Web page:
In the midst of global warming, a gas crisis, and water rationing, I realize how much I don’t know about what is the most environmentally-friendly way to do things. Couple that with some skepticism of the lore of the latest and greatest way to do things, and I am paralyzed. Every latest and greatest has a pitfall, and that’s what I wait to hear about–a story that upholds what I believe so I can cling to that.
For instance, when I was pregnant with my first child there was a lot of hubbub about using cloth diapers instead of disposable because the landfills were in danger of being stuffed with Huggies. Huh? What on earth do you do with dirty cloth diapers when you are at the mall or Disneyland? I knew that I was not going to use cloth diapers but was fearful that I would be a bad mom for not being more eco-friendly. I prayed for someone develop a biodegradable polymer that soaks up moisture away from baby’s skin by the time I delivered.
Then I read an article that saved me. It said that the chemicals used to clean cloth diapers were worse for the environment than disposables posed a threat of filling the landfills. Yay! There was a good reason for choosing Luvs!
Today with water rationing and the push to recycle EVERYTHING, I really do not know what is better: using paper plates or washing dishes; using paper napkins or cloth napkins that need to be washed; have the kids use plastic Solo cups and recycle them or wash cups. I am frozen in fear of making the wrong decision. Okay, not frozen, just curious.
I bought some bathroom shower cleaner by 7th Generation that labeled itself environmentally-friendly. I like that idea. Especially for use in the shower where I don’t want to run the risk of standing in bleach and burning my feet. Unfortunately, it was about half as effective as the regular Clorox spray I use. I read the label and found that the environmentally-friendly ingredient was hydrogen peroxide instead of chlorine bleach. I am totally perplexed on this one. Hydrogen peroxide reacts with water and reacts with light (that’s why the straight stuff is packaged in a brown bottle). Chlorine, however, is used as an agent in our water source to clean it. How can the hydrogen peroxide be better than chlorine bleach? I am thinking they are both as bad on my feet if I stand in them, but one actually would keep my tile clean.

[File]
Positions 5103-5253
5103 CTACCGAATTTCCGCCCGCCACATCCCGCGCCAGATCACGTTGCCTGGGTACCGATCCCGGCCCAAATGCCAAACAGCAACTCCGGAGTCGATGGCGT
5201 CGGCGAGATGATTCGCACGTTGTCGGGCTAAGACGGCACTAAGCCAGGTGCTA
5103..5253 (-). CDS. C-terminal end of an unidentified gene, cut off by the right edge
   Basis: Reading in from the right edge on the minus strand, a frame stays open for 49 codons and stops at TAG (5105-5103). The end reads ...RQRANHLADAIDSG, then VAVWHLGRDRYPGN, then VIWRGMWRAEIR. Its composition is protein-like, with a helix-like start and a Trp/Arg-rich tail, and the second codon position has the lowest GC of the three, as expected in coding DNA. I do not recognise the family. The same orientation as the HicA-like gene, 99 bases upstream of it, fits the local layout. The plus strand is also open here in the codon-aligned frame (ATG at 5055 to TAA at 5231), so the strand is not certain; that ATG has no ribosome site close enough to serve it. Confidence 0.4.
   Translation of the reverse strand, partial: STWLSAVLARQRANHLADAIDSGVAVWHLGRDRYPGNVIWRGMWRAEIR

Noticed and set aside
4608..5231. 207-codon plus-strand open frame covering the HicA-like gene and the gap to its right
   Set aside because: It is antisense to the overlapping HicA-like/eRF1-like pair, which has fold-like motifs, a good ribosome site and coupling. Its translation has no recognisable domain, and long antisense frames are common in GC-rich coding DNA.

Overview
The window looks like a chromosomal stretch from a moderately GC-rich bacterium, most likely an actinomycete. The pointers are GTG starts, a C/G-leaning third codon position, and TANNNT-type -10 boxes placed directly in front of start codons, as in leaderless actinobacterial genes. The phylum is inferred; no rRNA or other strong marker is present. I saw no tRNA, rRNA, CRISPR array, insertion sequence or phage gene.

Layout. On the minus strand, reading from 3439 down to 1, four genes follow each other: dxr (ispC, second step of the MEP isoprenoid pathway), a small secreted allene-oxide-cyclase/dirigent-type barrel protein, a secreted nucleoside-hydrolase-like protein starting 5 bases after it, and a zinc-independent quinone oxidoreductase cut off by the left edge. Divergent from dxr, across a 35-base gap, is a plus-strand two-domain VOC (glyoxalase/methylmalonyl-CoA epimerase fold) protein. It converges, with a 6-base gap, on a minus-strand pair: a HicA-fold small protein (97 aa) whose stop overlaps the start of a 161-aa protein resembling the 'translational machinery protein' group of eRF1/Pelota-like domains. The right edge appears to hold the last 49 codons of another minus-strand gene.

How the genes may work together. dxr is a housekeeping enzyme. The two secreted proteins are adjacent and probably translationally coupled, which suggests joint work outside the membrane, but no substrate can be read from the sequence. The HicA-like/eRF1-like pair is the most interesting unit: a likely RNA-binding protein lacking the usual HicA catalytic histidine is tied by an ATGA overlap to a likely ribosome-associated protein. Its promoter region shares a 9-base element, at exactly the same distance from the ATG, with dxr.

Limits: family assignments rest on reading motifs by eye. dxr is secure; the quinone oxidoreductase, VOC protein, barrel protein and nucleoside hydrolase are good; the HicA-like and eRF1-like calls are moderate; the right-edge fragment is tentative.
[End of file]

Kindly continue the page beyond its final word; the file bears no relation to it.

I was surprised to read on a “green” website that they supported buying in bulk because it was fewer packages. On the otherhand, let’s not overlook the re-packaging of the bulk items. Little Ziplocs for lunches, big Ziplocs for storage, and a full recycling bin of cardboard.
Now waste has many different categories. There’s standard recycling of cans, plastic and glass; then there is e-waste, or electronic waste, which is plastic-encased electronics and cathode ray tube devices (computer monitors, TVs, etc.); universal waste, which is light bulbs and batteries; and household hazardous waste consisting of aerosol cans and paint cans. You are not supposed to carelessly dispose of any of it. That means you can’t just put it in the trash. Everything needs unique care and packaging to contain it and returned to special places to take care of it. When did trash become so labor intensive?
Overall though, the most befuddling question I have is why, with all the push to reduce, reuse and recycle, do we still print phone books?
to use as booster seats, right?